Rachel Wolfe: Bound By Water
Rachel Wolfe has a new project and book, Bound by Water that interprets Japanese stories told over time as a way to remember history, real or imagined. The photographs were made on the Shikoku and Honshu islands in Japan.
Rachel, born in 1984, Illinois, makes photographs, performances, installations and conceptual artworks. Wolfe works with ideas about progress and movement, exploring an inherent awkwardness and humor that echoes vulnerabilities of life. She considers art as celebration of a continuous loss, and approaches her subjects in a multi-layered way. Her works have been widely published, exhibited, and collected including Chicago, Los Angeles, Washington D.C., Brazil, Belgium, and Italy. Her projects have brought her to cities, suburbs, and countrysides across the USA, Australia, New Zealand, Central America, Europe, and Japan. Wolfe is currently enrolled in the Master of Fine Art program at Otis College of Art and Design in Los Angeles,California.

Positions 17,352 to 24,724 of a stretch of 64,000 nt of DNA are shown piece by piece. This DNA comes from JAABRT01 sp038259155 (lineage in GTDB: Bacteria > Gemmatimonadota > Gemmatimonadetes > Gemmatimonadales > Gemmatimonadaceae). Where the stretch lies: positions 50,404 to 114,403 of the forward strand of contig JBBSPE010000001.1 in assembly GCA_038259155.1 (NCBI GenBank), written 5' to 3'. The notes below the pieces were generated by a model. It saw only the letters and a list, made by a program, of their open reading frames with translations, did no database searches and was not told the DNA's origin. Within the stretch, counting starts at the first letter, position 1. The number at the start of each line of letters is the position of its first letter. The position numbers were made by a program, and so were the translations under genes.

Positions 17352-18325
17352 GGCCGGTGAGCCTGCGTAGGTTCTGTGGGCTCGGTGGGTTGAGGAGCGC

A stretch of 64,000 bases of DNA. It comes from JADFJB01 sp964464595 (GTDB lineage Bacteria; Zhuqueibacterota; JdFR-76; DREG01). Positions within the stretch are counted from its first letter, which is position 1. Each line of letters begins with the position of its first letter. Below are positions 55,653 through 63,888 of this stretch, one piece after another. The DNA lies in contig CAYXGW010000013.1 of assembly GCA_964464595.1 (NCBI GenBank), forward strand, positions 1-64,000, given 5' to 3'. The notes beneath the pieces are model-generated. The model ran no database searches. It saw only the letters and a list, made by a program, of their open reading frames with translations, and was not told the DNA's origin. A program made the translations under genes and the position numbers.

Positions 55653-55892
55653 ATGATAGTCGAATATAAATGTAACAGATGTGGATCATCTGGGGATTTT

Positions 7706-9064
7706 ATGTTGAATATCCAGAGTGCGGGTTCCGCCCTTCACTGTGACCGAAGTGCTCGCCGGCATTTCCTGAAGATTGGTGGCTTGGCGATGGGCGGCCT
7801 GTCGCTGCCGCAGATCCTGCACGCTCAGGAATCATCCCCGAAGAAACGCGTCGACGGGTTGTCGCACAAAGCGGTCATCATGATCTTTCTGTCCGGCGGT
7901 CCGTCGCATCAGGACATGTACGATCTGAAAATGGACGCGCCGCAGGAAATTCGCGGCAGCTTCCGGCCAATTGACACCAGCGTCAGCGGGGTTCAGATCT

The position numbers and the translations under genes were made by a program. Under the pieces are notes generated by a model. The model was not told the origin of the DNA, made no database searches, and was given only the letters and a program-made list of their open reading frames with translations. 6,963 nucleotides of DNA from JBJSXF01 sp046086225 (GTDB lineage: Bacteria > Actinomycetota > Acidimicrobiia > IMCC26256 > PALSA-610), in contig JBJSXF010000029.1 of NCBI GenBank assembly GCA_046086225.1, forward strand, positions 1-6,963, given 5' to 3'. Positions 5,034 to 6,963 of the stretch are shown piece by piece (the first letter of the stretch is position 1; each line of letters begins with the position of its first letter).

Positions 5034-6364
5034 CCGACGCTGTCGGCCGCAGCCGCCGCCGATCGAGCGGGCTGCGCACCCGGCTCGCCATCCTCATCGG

Bound by Water
The photographs in Bound by Water are exposures made from the Shikoku and Honshu islands and arranged in an interpretation of the constructed stories socially shared about Japan, proliferated through time, as memory.
During the Summer of 2013, Ehime University offered a study program with the College of Lake County in social psychology. A scholarship and personal fundraising realized this book containing photographs of ritual and historic sites, and the naturalized social and park spaces with medium-format film.
As an archipelago country, Japan is surrounded by what is considered in five-element traditions as a medium for change. To be bound by water, can be understood to be bound by change, or an idea of progress. The geographical position, relative to countries dominated by a Western world view, facilitates the perspective of Japan as an isolated area. The perception of isolation, or otherness, enacts an idealized stage for the idea of progress. Noted shifts in power, nuclear warfare and tsunamis become memorialized events creating memory of a perpetual pre/post-disater state, activating desires for change.
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